My life as a cricket ‘journalist’ hasn’t seen things get much better. One of my first interviews was over the phone with legendary old England spinner ‘Deadly’ Derek Underwood. Things were going so badly in this interview that, on the other end of the line, I could hear him rap his own knuckles on the telephone table and pretend it was someone at his front door.
His parting words: “Oh, there’s someone here. Can you go now?”
Phil Tufnell, Alec Stewart, Kevin Pietersen, I’ve had spectacularly bad interviews with all of them.
I thought I’d had a success with Aussie fast bowling international Michael Kasprowicz. I was selling copies of SPIN on the boundary at the county ground in Leicester, where the Australians were playing a warm-up game before the Ashes 2005. Kasprowicz told me he was reader of our mag, and that my Challenge Kemp articles in SPIN made me the “Jackass of cricket”.
Taking this as flattery I began to think of Kasper as my new found friend and later tried to get on the Australian tour bus with him back to their hotel. David Boon – the Aussie tour manager – took obvious exception to this and once again I found myself shouting and cursing as I was wrestled away in front of several world class cricketers.
A cricketer I would have liked to get away from myself was Zaheer Abbas. Another magazine I was working for years ago had run an interview with the great, imperious Pakistan batsman, but hadn’t paid him yet. One lunchtime, when everyone was out at the office, there was a ring at reception.
Kemp, being the only one around, had to go and see what all the fuss was about. It was Abbas. After his hundred quid. “The accounts people aren’t here,” I explained. “Well, YOU’RE here,” he countered. “You pay me!”
So I was ushered into Abbas’s HUGE waiting car outside to take me to a cash point. It was such a vast car that we didn’t really need to drive, just get out of the front door and we were in town.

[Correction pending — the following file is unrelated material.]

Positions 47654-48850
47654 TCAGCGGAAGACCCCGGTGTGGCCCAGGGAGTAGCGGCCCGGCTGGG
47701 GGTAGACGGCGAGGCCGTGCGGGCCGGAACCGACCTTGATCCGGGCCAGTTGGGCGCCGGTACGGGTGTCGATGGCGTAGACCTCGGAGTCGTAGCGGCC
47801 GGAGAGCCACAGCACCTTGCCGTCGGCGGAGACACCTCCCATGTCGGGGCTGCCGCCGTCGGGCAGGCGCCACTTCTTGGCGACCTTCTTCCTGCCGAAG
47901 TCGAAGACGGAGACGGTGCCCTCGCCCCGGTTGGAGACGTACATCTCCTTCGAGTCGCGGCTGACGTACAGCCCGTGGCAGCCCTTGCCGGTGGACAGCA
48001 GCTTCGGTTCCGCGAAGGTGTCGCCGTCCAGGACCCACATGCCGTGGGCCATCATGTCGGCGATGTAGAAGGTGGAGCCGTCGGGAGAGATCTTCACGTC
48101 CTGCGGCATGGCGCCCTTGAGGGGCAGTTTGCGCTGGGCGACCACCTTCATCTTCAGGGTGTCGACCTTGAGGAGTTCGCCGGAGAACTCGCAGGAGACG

Abbas, expensively dressed and elegantly turned out, duly waited next to a urine stained wall as I fumbled over my PIN and explained to him that I really wasn’t sure that I had enough in my overdraft to cover all this.
As I explained the concept of an overdraft to him, Abbas had the astonished look of a child being shown a seal for the first time.
But at least these occasions weren’t as bad as when I was sent to face Freddie Flintoff in the Lord’s nets. At least I wasn’t risking life and limb. And at least I’ve only ever once had to sit down, heavy with shock at the sight of a famous cricketer.
That being Mr Ravi Shashtri.
I was at the Oval, watching the groundsmen tidy up the wicket at the end of play, when I got a nudge from my friend. Alerting me to something with mad, jerking movements of his head, I followed his startled eyes upwards to see the great Indian all-rounder standing proudly on the balcony in the all-together.
Nude as the day he was born, Shashtri stood, hands on hips, taking in the scenery. Moustache fluttering in the light wind…meat and two veg hanging over the balcony rail.
So there you are.
Never meet your heroes I suppose is the message here. Or ask them to at least put on pair of underpants first if you do.